A few months ago, a manuscript I wrote was “on sub.”
This means that my wonderful agent had sent the book out to editors who she felt might connect with it—leaving me free to chew my fingernails and refresh my email way too often.
It was another harrowing step in the terrifying dance with acceptance and rejection that we as artists spend our lives doing.
Being on submission can be thrilling, nerve-wracking, euphoria-inducing (It’s out there! It’s out in the world, getting read by gatekeepers!), and nausea-inducing (It’s out there! It’s out in the world, getting read by gatekeepers! What if they don’t like it? WHY ISN’T MY BEST GOOD ENOUGH?).
It’s a nasty cycle.
As a travel writer and freelance journalist, this wasn’t my first time waiting on news from an editor. I’ve had years of practice and have had to deal a nice, healthy amount of rejection. Along the way I’ve picked up four keys—four things to focus on when you’re on sub—that I truly believe help the process flow more smoothly:
1. BE GRATEFUL
After eight years of freelance writing, eight years of putting my work in front of people and saying “is this good?” I have come to believe that gratitude is the only metaphysical secret to career success. As Matthew McConaughey said in his Oscar acceptance speech: “It’s a scientific fact that gratitude reciprocates.” That’s not just our favorite shirtless actor’s homespun wisdom—it is a scientific fact, as Chris Mooney explains here:
Why is gratitude so powerful (particularly for creatives)? I think part of it is because gratitude is the diametric opposite of cynicism and cynicism is a cancer to the artistic spirit. Take it away Conan:
2. BE A CHAMPION
A few years ago, my friend Aaron Hartzler’s wonderful book, Rapture Practice, was out with editors. From the moment I met him, at my first SCBWI conference, Aaron has always been one of the most generous writers I’ve ever known. But with his work on submission his desire to be a champion for the writing of others went into overdrive. He called me at 6am to tell me that he was in New York describing my book to an editor—the same editor emailed me that very day. I saw him connect other friends to his agent or to TV people who might option their work. There was no financial upside for him, he had no ulterior motive—he’s just a nice guy who truly believes that “a rising tide lifts all boats.” When my novel was on submission, I did my best to pay forward Aaron’s lead and I discovered that a funny thing happens when you genuinely wish success on others: they wish it back on you. That’s not the reason to do it—do it because it’s fun to support people you like and material you believe in—but damn if that reciprocal flow of positivity isn’t a nice ancillary benefit.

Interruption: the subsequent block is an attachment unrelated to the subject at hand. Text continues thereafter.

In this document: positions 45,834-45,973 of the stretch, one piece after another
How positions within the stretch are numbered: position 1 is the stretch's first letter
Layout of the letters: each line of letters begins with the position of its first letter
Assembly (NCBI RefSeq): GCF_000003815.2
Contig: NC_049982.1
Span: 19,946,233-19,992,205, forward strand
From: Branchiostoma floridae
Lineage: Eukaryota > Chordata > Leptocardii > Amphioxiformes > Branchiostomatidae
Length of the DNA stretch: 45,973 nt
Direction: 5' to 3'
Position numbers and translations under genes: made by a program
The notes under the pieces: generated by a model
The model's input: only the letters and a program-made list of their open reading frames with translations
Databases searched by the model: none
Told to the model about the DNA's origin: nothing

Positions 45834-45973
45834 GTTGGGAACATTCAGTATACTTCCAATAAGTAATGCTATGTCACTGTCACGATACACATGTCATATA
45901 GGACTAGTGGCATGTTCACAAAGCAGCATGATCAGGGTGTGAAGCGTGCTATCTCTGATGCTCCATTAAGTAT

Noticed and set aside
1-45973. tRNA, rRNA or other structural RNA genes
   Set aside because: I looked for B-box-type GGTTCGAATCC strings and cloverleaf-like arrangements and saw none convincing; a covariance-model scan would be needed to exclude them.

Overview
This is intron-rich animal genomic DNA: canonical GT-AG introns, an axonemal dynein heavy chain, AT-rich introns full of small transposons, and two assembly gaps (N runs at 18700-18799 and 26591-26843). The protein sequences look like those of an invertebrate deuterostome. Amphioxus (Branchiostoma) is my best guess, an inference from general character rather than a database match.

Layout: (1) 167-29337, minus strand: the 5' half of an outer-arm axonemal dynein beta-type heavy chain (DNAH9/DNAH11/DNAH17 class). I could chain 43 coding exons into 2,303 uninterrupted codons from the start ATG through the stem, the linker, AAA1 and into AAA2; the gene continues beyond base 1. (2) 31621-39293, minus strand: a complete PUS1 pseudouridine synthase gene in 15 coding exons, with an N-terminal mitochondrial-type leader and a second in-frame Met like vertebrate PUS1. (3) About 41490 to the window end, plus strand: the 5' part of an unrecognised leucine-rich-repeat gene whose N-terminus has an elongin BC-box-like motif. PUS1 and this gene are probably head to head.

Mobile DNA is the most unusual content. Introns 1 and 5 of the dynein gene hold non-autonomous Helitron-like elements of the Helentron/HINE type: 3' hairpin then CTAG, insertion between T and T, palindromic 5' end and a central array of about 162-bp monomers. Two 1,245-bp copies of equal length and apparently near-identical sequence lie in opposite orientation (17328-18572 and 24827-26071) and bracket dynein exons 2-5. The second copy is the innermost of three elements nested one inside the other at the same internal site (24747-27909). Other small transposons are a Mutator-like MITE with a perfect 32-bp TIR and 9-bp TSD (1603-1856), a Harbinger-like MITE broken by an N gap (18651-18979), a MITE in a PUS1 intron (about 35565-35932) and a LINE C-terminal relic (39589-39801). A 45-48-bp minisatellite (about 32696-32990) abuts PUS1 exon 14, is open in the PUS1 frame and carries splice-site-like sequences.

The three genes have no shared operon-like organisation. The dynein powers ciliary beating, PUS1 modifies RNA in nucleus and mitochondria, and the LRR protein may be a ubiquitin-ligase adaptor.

When your book is floating through cyberspace toward the desk of an editor, it’s easy to think: “There are so many books, so many people who want to write, so many people who tweet ‘#amwriting’ when all I’m doing is #amsleeping—how will I ever get my shot?” The solution, as far as I can tell, is to curl up with a good book. Visiting the local bookseller to ruminate on just how many books readers have to pick from is terrifying. The remedy? Sit down, fall into a story, and remind yourself why you wanted to write in the first place. Remind yourself that everyone has different tastes and that’s a good thing. Remind yourself that you aren’t writing to prove anything or to win awards or to spite anyone who ever said you weren’t good enough. You are writing because you love stories and you have stories to tell.
In The War of Art Steven Pressfield relates an anecdote from the day John Grisham sold The Firm. According to the story, Grisham hung up the phone, rolled a new sheet of paper into the typewriter and began his next book. When I first read that in 2006, I thought, “that’s the dedication it takes to build a life in the arts.” But in the eight years since, I’ve changed my tune. What I think now is that Grisham said to himself: “Okay, Johnny boy, the day is yours! Do what you want! Get drunk at noon! Order the lobster!” Then, he thought for a moment and realized that what he really wanted to do on this celebratory, clear-the-calendar day was to start another book. Because for the writer writing is a job, but it’s also a diversion. It’s sport. It’s recess. And that—the belief that creativity is an end unto itself—is what I think a life in the arts truly requires. The world is an ocean and we artists are a bizarre species of fish that wear our nerves on the outside. We’re particularly sensitive to jellyfish stings and rejection. Creating is our way of staying afloat. It’s how we swim. And as Dory says so eloquently:
There you have it. I can’t guarantee you that this little playbook will work for you when you’re on sub. I hope it does. All I know is that when I send out work these four points are the only things that have ever helped me. That doesn’t mean that I won’t act like an absolute maniac the next time my work goes out to editors.
But hopefully, once my fingernails have been bitten to the quick (but before I resort to trying to chew my toenails), I’ll manage to be grateful, to be a champion, to read and to write. Maybe the past patterns will hold true and those techniques will work again. Maybe they won’t. But either way, it’ll be a better use of my energy than refreshing my email for the ten millionth time.
Steve Bramucci is grateful to his awesome VCFA classmate Ingrid for letting him write this. His first book, Ronald Zupan and the Pirates of Borneo!, is being published by Bloomsbury (2016) with a sequel the following year. He can be found on Twitter at @stevebram.